Varietal/Wine Example Light-Medium-Heavy
Gamay Beaujolais  Light
Pinot Noir Red Bourgogne  Light to Light- Medium
Grenache or Garnacha Campo de Borja Garnacha  Light to Light-Medium
Barbera Nizza DOCG  Light-Medium
Valpolicella blend Valpolicella DOC  Light-Medium
Dolcetto Dolcetto d’Alba DOC  Light-Medium
Carmenere Peumo Carmenere  Medium
Carignan Corbières  Medium
Mencia Bierzo  Light to Light-Medium
Cabernet Franc Chinon  Medium
Sangiovese Chianti  Medium
Merlot Pomerol  Medium
GSM Blend Upper Rhone  Medium to Medium-Heavy
Zinfandel Sonoma County  Medium to Medium-heavy
Syrah/Shiraz Barossa Valley  Heavy
Tempranillo Ribera del Duero  Heavy
Nebbiolo Barolo DOCG  Heavy
Aglianico Taurasi  Heavy
Cabernet Sauvignon Napa Valley  Heavy
Petit Verdot Bordeaux blends  Heavy
Touriga Nacional Douro Valley  Heavy
Amarone Valpolicella DOCG  Heavy
Tannat Canelones, Uruguay  Heavy +
Sagrantino Montefalco Sagrantino DOCG  Heavy +
Aged Port LBV Port  Heavy

The above rankings don’t represent absolute values, as winemaking practices and regional variations result in notable differences in wine style representing the superb effects of terroir. However, this list provides a general guideline for understanding the relative weight of different red wine varieties.

Wine weight constitutes a crucial aspect of learning red wine and wine tasting, influencing perceptions of a wine’s texture, body, and overall character. By considering factors such as grape variety, alcohol content, and winemaking techniques, you can better appreciate the diverse red wine realm. Whether you prefer Pinot Noir’s lightness or Amarone’s heft, understanding wine weight enhances wine appreciation. It also informs important decision making regarding selections to suit your palate and special occasions. Cheers to exploring the rich tapestry of red wines!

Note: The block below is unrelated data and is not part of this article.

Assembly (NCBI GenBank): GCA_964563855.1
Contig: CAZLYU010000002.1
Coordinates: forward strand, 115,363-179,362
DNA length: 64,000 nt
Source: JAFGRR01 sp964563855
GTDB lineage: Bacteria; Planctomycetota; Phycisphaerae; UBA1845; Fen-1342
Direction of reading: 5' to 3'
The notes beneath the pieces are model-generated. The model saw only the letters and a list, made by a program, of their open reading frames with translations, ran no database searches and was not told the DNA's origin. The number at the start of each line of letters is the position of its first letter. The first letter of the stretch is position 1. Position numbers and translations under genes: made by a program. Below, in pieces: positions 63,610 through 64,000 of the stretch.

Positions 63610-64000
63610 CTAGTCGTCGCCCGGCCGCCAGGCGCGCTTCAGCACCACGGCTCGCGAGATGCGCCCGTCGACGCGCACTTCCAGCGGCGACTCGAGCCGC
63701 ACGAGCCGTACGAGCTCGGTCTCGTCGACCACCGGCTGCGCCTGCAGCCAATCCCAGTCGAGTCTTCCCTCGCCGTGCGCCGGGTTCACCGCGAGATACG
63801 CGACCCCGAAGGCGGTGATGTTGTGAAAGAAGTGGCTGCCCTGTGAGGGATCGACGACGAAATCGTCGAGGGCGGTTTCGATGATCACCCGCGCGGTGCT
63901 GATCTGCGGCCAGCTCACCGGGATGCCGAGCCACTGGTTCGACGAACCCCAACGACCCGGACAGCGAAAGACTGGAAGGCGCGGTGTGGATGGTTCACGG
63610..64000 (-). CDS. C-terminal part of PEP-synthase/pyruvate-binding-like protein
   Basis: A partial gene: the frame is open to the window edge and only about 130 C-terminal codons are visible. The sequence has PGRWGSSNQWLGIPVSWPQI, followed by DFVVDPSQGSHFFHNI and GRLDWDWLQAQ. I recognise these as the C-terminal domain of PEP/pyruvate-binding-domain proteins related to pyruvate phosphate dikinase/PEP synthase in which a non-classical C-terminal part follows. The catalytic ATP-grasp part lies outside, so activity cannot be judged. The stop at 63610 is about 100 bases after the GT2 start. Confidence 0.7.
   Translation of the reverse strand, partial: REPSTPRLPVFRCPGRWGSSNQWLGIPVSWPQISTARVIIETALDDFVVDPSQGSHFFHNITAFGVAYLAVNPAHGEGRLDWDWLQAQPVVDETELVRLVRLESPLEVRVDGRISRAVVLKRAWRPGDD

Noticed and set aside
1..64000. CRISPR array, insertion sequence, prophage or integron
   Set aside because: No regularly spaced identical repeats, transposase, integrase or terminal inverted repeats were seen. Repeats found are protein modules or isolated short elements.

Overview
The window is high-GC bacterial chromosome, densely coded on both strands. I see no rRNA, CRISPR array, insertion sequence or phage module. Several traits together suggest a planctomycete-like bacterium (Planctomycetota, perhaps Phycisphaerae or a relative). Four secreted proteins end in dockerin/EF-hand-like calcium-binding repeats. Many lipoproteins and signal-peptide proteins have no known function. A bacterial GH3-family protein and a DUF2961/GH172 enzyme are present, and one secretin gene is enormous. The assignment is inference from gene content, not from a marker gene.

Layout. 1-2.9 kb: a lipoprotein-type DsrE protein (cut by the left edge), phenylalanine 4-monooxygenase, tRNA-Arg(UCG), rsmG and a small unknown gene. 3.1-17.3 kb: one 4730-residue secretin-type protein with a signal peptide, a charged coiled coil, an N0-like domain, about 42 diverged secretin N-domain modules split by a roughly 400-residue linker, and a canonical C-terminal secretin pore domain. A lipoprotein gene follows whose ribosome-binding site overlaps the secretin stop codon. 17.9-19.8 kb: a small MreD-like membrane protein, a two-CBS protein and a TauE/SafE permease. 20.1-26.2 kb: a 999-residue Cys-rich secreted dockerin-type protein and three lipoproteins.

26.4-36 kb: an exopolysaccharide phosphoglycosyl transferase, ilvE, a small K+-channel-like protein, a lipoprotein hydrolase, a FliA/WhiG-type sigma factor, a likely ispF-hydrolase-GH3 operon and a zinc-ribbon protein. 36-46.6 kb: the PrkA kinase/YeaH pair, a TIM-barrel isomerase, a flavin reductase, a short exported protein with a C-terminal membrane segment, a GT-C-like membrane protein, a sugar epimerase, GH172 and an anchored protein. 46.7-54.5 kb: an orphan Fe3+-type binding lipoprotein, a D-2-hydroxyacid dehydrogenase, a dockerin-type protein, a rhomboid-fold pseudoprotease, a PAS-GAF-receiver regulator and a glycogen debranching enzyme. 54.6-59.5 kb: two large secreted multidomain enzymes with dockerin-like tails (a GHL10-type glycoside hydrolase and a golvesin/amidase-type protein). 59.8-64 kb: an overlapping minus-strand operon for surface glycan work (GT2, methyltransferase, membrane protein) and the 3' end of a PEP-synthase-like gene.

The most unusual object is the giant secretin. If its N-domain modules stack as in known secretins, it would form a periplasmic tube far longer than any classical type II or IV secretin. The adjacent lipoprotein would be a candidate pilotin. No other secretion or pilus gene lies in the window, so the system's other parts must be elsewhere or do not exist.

Charlie Leary

A member of the Circle of Wine Writers, Charlie Leary has directed restaurant wine programs in the US, Canada, Costa Rica, and France. In the mid 1990s, while earning a PhD from Cornell University, he made artisanal cheeses and counted among the first North Americans inducted into the Guilde International des Fromagers; he later planned, planted, and managed an IGP vineyard in Andalusia.

His book-length guide to worldwide wine education programs (Leary’s Global Wineology) was first published in 2022, in part based on his experience earning numerous wine certifications. His feature articles have appeared in Decanter magazine, Jane Anson’s Inside Bordeaux, JancisRobinson.com, Sommelier Business, Hudin.com, and Tim Atkin MW’s website, among others. He recently consulted for the wine metaverse startup Second Winery and wrote a detailed report on the history of wine sensory analysis for the Wine Scholar Guild. Charlie now lives in Panama, where he offers wine classes, and is writing a book on the philosopher Montesquieu as an eighteenth century winegrower. IG: @bacopty